We’ve reported on gcm cohort Carlton Pearson several times, but found this commentary so informative, we wanted to bring it to your attention. Although its a year old, it still sheds light on the old/new fallacy of Pearson which has now strangely rooted itself within the gay christian movement.
Its written by Matt Green, editor of Ministry Today. MT is a Christian leadership magazine under the Strang Communications umbrella.
Pentecostal universalist Carlton Pearson is convinced that his “new” take on hell will eventually be adopted by the rest of the church, as he claimed at the end of his appearance last Friday on Dateline.
The crazy thing about Pearson’s theology is not merely that he thinks he has come up with a revolutionary revelation: Pearson joins the ranks of various Christians who taught an “alternative” view of eternal punishment–from 2nd-century church father, Origen, to 20th-century religious philosopher, John Hick. No, the strange thing about Pearson is how he claims he came up with the belief system he calls inclusionism.” (Interestingly, he avoids–or is unaware of–the theological terms “inclusivism” and “universalism”.)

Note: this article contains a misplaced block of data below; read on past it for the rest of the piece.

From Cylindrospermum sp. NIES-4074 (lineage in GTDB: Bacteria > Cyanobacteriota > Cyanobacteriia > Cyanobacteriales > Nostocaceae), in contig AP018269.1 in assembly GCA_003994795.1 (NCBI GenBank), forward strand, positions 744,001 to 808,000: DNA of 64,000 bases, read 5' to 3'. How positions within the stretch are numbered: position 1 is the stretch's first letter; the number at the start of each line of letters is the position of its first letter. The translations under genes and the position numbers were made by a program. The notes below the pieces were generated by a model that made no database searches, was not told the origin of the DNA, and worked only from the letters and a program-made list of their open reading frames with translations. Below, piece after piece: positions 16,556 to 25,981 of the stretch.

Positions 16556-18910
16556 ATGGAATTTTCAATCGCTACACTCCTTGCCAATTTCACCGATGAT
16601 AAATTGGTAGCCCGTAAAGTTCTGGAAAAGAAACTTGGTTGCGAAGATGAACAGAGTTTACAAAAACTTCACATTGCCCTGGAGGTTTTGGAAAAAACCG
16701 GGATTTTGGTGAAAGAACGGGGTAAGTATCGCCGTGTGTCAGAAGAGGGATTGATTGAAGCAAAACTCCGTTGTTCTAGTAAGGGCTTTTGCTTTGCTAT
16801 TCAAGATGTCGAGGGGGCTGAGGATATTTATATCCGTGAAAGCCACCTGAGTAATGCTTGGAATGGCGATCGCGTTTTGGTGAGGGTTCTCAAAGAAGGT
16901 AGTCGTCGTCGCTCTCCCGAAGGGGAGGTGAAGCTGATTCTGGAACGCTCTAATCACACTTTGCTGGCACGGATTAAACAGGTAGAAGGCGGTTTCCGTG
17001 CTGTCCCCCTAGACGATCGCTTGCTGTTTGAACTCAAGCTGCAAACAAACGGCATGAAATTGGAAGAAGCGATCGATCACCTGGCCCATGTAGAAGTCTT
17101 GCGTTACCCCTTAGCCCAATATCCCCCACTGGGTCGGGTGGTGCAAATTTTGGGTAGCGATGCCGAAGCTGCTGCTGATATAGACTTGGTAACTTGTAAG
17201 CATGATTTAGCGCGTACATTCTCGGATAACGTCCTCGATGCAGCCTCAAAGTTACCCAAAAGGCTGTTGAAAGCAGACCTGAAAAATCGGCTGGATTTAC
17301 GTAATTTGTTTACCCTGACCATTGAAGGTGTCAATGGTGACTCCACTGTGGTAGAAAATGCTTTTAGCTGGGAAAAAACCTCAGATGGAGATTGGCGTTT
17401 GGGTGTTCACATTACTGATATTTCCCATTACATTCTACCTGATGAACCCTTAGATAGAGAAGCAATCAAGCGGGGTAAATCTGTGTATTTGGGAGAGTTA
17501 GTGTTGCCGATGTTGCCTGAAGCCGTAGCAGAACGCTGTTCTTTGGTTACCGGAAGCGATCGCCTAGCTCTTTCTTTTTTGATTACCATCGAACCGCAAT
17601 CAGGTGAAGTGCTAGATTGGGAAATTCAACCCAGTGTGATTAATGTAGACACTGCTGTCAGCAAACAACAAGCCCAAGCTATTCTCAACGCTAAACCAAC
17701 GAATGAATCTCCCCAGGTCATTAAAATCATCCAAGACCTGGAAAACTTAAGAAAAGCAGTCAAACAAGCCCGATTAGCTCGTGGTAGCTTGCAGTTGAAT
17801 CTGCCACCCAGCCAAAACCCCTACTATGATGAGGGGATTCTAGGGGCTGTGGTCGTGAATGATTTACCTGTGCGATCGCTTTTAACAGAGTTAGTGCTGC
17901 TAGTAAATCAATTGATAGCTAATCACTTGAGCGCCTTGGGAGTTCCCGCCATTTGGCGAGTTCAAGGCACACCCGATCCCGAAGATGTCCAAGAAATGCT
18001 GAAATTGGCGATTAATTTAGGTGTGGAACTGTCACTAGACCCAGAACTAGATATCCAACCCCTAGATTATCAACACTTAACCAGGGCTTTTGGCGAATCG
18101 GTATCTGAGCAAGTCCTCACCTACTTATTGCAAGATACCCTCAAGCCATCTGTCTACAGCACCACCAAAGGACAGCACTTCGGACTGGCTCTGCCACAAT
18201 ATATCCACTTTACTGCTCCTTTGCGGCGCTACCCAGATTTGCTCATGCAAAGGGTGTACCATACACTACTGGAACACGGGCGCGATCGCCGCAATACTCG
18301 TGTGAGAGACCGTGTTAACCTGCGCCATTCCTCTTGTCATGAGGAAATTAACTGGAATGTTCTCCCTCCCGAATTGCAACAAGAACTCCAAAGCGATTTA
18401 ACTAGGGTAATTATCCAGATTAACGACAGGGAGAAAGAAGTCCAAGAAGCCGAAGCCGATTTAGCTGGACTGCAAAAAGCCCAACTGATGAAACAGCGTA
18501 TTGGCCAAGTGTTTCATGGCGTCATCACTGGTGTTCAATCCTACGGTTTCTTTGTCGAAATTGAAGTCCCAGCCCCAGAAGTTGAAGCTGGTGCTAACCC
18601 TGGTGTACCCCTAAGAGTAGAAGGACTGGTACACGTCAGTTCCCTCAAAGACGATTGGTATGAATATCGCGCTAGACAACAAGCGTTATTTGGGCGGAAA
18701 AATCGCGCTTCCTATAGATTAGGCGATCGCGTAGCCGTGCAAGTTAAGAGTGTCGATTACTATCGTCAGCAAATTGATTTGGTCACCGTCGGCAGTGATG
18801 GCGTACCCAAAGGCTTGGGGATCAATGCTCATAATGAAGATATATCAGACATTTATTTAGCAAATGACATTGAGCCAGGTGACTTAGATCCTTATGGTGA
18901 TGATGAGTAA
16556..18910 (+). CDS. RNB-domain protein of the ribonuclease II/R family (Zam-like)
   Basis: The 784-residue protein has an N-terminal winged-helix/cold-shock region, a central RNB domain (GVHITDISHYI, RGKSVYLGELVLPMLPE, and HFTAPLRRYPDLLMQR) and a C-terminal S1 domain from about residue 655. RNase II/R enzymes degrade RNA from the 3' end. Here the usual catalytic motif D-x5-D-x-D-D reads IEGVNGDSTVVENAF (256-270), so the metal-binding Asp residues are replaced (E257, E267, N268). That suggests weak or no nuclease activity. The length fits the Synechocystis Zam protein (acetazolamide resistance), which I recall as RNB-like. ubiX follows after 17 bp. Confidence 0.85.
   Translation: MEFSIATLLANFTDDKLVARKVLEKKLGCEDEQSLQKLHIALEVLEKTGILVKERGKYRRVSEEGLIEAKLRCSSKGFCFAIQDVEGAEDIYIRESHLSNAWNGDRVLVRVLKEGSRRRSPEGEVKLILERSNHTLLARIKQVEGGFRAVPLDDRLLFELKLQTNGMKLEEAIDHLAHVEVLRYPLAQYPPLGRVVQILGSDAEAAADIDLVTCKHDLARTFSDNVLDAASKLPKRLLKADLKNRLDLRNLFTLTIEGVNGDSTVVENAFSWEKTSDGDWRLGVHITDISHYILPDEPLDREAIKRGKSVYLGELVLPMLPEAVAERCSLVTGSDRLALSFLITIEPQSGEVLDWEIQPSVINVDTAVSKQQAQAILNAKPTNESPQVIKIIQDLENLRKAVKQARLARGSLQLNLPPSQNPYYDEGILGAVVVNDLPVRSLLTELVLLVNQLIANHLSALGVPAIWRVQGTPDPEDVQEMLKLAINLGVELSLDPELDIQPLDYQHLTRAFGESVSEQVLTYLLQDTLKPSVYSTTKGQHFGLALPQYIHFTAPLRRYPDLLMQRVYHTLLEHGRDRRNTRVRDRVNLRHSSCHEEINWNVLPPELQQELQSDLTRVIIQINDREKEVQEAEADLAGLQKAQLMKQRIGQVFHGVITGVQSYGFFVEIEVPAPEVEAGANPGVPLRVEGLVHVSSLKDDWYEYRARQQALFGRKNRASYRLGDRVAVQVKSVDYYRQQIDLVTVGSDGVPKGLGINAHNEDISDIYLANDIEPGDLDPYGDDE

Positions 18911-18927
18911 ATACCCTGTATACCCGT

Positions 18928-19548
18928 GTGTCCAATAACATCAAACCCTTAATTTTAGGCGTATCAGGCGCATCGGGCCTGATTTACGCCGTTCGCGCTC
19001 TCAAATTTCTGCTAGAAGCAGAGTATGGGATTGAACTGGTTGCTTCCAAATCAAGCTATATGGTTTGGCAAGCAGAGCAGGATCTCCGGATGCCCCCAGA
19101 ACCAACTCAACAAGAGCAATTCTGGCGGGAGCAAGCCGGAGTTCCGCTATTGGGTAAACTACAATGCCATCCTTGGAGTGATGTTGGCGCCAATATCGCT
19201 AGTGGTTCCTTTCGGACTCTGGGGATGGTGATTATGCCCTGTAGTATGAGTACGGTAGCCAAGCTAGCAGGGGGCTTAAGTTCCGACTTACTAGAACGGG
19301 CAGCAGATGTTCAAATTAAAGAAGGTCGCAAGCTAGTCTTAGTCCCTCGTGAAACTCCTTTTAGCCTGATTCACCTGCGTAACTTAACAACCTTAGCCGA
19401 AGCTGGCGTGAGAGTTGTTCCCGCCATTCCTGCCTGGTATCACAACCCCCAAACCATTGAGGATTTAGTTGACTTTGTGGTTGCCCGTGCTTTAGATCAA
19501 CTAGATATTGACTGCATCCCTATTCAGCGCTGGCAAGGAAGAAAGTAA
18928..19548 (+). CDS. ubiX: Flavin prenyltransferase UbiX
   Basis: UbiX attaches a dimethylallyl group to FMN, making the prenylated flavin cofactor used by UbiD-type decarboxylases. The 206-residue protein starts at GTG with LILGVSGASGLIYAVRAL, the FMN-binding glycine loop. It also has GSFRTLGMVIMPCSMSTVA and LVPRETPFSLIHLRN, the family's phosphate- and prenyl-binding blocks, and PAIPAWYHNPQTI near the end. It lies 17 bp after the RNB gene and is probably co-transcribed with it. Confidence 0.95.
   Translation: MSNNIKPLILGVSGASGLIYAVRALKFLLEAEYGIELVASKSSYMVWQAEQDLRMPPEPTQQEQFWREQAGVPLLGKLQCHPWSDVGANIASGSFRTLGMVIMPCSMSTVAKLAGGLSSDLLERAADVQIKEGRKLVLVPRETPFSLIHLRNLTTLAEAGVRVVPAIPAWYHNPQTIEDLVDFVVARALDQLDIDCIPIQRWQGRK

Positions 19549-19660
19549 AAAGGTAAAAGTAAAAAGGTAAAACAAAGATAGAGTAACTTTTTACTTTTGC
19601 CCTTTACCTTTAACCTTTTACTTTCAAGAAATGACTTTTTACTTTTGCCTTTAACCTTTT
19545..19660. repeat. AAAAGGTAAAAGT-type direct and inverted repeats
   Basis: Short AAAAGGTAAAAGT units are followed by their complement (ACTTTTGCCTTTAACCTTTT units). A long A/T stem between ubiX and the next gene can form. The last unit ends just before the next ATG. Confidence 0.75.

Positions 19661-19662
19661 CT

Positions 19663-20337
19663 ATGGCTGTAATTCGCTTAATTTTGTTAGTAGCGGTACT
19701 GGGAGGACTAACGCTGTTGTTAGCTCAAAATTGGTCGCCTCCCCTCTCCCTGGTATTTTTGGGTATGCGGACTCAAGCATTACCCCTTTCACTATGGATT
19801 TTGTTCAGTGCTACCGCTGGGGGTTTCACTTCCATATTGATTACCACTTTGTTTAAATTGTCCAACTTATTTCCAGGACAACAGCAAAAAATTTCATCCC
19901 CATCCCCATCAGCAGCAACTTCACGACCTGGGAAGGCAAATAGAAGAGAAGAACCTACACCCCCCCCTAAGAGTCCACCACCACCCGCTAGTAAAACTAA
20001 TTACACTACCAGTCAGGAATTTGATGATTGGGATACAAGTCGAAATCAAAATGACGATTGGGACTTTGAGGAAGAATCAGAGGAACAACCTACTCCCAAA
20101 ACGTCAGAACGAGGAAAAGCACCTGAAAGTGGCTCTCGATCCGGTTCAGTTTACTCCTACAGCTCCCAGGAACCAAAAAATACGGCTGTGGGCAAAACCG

Since he carefully avoided the terms “universalism” and “inclusivism”, I’ve speculated before that he co-opted “inclusionism” i.e. “radical inclusion” from the gay christian movement via his previous associations with Yvette Flunder. The gcm uses the term “inclusion” like a doctrine and was using it before Pearson popularized it. Its no coincidence that the first place he fled to after being declared a heretic was not the Buddhist or Hindu temple, not the Muslim mosque and not closest atheist confab, but to the gay church. In a rather comical way, Green demonstrates how Pearson uses a “common sense” shuffle game in explaining his falsehood.
These “common-sense” objections to the traditional view of hell may resonate with the secular skeptic, but Pearson’s noticeable avoidance of a coherent biblical argument should strike any thoughtful Christian as bizarre. If you intend to dismantle a cardinal doctrine built on two millennia of church history and Scriptural interpretation, you need more than a handful of witty one-liners. It’s like trying to take down the Brooklyn Bridge with a butter knife.
In a broader sense the article shows just how flaky false doctrine really is. If you study your bible and use spiritual discernment, there’s little chance you will get sucked in by it.